Now and again a student does something surprising, and turns out to be shaped by that surprising thing. A case in point: As a freshman, Brian Skotko ’01 wrote a first-person essay for Duke Magazine about his work with one of the most famous patients in medical history, an amnesiac long known simply as H.M.; on his death in 2008, he would be revealed as Henry Molaison.
Molaison had suffered from severe epileptic seizures; in 1953, at the age of twenty-seven, he agreed to experimental surgery that removed the hippocampi, as well as several neighboring cerebral structures. The seizures went away. But Molaison immediately demonstrated difficulty recalling past events. He knew about the 1929 stock-market crash and World War II. Life after that was reinvention without recollection.
Molaison found his way into Brian’s life as a student—and eventually into mine as Brian’s editor—when Brian took a course cluster through the Focus program called “Exploring the Mind." At the end of the semester, the students met with Suzanne Corkin, a researcher at M.I.T. who worked with Molaison, and who suggested that perhaps one of them might want to visit her lab. Brian pounced on the opportunity.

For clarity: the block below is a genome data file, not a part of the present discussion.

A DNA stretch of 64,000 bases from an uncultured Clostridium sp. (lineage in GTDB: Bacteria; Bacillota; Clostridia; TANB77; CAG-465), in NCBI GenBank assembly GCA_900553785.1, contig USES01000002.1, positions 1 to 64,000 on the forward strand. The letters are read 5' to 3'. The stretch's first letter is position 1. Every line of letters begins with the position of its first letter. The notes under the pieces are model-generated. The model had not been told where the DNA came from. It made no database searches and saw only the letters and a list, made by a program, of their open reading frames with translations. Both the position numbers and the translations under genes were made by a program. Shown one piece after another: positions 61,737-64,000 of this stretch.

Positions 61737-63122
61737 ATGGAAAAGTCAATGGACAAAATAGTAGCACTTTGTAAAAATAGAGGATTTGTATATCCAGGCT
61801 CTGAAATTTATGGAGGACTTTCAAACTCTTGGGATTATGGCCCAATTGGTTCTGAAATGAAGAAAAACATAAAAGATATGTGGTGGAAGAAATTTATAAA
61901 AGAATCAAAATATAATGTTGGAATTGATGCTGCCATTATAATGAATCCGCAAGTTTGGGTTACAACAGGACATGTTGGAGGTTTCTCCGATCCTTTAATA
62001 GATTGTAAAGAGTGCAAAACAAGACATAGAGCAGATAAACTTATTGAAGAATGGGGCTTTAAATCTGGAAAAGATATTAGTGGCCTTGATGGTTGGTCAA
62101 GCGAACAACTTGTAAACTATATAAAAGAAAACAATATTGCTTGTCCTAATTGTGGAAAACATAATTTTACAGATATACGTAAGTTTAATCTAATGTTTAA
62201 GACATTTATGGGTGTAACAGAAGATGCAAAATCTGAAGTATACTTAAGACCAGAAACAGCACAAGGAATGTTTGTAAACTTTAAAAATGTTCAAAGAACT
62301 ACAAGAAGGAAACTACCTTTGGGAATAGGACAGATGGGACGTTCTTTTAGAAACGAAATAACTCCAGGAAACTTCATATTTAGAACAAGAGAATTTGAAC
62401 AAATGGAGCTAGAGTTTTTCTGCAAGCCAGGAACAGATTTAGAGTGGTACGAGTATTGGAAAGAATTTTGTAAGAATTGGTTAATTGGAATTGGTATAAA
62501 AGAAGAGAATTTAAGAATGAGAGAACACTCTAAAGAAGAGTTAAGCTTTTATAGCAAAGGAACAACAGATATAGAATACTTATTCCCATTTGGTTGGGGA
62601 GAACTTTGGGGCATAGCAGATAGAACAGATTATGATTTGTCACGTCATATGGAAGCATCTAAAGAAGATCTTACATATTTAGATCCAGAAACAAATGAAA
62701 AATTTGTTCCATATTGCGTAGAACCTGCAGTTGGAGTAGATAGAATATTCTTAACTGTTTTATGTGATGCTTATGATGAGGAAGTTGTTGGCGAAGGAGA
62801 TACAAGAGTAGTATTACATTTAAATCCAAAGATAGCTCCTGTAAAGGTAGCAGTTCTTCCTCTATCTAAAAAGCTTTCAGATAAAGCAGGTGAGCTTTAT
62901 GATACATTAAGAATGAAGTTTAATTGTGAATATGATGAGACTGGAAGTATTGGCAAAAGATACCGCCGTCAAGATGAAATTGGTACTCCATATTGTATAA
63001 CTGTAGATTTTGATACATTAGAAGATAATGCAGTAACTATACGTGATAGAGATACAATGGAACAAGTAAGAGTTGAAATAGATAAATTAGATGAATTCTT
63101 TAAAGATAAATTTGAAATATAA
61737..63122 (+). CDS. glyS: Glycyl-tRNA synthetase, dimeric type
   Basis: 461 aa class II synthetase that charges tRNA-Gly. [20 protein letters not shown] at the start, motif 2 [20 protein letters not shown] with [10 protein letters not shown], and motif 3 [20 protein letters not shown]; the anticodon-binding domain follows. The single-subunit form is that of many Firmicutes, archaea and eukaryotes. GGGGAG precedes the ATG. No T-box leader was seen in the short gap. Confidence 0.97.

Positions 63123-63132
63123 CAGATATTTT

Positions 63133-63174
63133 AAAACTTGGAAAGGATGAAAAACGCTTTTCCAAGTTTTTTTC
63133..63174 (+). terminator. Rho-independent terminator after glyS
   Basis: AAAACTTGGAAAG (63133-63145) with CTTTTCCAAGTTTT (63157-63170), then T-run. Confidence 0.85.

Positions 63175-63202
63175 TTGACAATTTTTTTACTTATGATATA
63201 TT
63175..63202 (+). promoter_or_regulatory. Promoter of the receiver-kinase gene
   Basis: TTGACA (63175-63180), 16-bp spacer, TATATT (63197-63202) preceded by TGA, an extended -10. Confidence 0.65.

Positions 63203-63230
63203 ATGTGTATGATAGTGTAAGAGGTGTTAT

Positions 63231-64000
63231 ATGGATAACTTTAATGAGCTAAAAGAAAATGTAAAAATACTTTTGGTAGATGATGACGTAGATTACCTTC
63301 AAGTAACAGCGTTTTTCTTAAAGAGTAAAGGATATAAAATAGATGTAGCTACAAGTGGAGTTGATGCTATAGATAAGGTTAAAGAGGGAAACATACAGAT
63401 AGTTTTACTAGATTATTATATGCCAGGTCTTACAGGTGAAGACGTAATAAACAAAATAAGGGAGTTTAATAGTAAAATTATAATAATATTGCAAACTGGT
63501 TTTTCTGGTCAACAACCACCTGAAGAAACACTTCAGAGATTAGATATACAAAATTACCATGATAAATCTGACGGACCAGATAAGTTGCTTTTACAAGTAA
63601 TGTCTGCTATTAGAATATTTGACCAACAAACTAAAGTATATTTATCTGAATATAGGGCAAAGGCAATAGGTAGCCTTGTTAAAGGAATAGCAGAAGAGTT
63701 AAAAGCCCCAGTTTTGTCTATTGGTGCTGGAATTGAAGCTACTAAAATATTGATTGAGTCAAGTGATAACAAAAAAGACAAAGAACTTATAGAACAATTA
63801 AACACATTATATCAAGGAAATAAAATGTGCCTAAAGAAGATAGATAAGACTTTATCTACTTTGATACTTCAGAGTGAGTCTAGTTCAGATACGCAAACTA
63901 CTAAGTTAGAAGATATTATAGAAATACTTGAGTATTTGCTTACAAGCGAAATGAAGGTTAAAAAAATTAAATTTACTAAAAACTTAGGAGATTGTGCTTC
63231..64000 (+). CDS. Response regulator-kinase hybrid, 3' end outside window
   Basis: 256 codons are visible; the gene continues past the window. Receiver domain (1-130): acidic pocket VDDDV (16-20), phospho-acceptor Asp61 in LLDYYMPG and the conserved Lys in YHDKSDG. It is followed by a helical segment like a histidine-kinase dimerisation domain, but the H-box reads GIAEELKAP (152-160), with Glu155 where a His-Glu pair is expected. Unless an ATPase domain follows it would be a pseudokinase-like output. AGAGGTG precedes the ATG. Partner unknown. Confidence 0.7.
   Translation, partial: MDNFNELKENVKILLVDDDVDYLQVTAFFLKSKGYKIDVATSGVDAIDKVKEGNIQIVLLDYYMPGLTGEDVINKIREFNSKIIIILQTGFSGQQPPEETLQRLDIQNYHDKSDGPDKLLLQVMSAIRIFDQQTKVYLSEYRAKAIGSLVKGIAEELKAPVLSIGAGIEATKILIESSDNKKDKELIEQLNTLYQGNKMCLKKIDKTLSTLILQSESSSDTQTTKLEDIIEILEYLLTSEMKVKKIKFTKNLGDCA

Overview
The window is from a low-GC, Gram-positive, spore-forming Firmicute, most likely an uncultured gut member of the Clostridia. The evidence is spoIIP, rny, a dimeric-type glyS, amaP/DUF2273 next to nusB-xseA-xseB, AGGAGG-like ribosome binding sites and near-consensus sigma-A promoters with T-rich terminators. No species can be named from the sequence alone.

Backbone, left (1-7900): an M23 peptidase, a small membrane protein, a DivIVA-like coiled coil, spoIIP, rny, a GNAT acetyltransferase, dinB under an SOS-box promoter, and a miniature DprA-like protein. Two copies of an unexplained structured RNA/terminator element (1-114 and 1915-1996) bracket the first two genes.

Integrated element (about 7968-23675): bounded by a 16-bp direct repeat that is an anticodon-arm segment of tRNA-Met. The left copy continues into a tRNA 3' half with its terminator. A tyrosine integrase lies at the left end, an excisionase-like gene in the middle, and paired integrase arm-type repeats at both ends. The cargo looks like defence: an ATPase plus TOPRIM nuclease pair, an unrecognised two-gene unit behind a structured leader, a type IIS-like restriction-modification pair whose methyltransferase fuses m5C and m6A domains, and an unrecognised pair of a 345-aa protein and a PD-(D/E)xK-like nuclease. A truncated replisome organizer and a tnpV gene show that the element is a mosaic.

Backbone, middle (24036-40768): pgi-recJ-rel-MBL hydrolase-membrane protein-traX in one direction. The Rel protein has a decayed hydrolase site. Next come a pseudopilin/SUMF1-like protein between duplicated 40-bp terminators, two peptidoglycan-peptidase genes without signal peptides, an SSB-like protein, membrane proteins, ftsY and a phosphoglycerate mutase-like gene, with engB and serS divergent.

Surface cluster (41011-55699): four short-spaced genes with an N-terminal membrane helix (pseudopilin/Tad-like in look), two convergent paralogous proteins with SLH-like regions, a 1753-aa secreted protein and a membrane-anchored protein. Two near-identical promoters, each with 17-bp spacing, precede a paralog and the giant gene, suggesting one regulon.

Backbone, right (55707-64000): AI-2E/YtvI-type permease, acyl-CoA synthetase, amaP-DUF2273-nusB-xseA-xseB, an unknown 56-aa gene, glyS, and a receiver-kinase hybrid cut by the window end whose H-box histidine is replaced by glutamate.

Brian met Molaison a half-dozen times, and later was joined by Duke linguists Edna Andrews and Julie Tetel. With each meeting, he realized, Molaison would have no memory of him from the day before.
Brian, of course, didn’t forget Molaison. He looks back on those encounters as having taught him about shaping curiosities into practical research questions, and about remaining patient-centered. As a specialist in the Down Syndrome Program at Boston’s Children’s Hospital, Brian has been a prominent advocate for children with Down Syndrome. This summer, he takes on a new position, as one of the clinical co-directors of the Down Syndrome Program at Massachusetts General Hospital.
Brian and I stayed in touch through his college years, while he was in medical school, and as he began his career as a physician-researcher. This spring, we found a reunion inducement in the Boston area with a new play by Wesley Savick, Yesterday Happened: Remembering H.M.
The play was off-base, in Brian’s view, in imagining a white-coat-clad set of researchers lacking human sympathies (and also in speculating about Molaison’s puzzle-solving methods). But Yesterday Happened got it right, he told me, in celebrating its subject’s awareness of his own role in advancing understanding of memory. Molaison never could have realized, of course, that he was also helping propel a student’s personal and professional trajectory.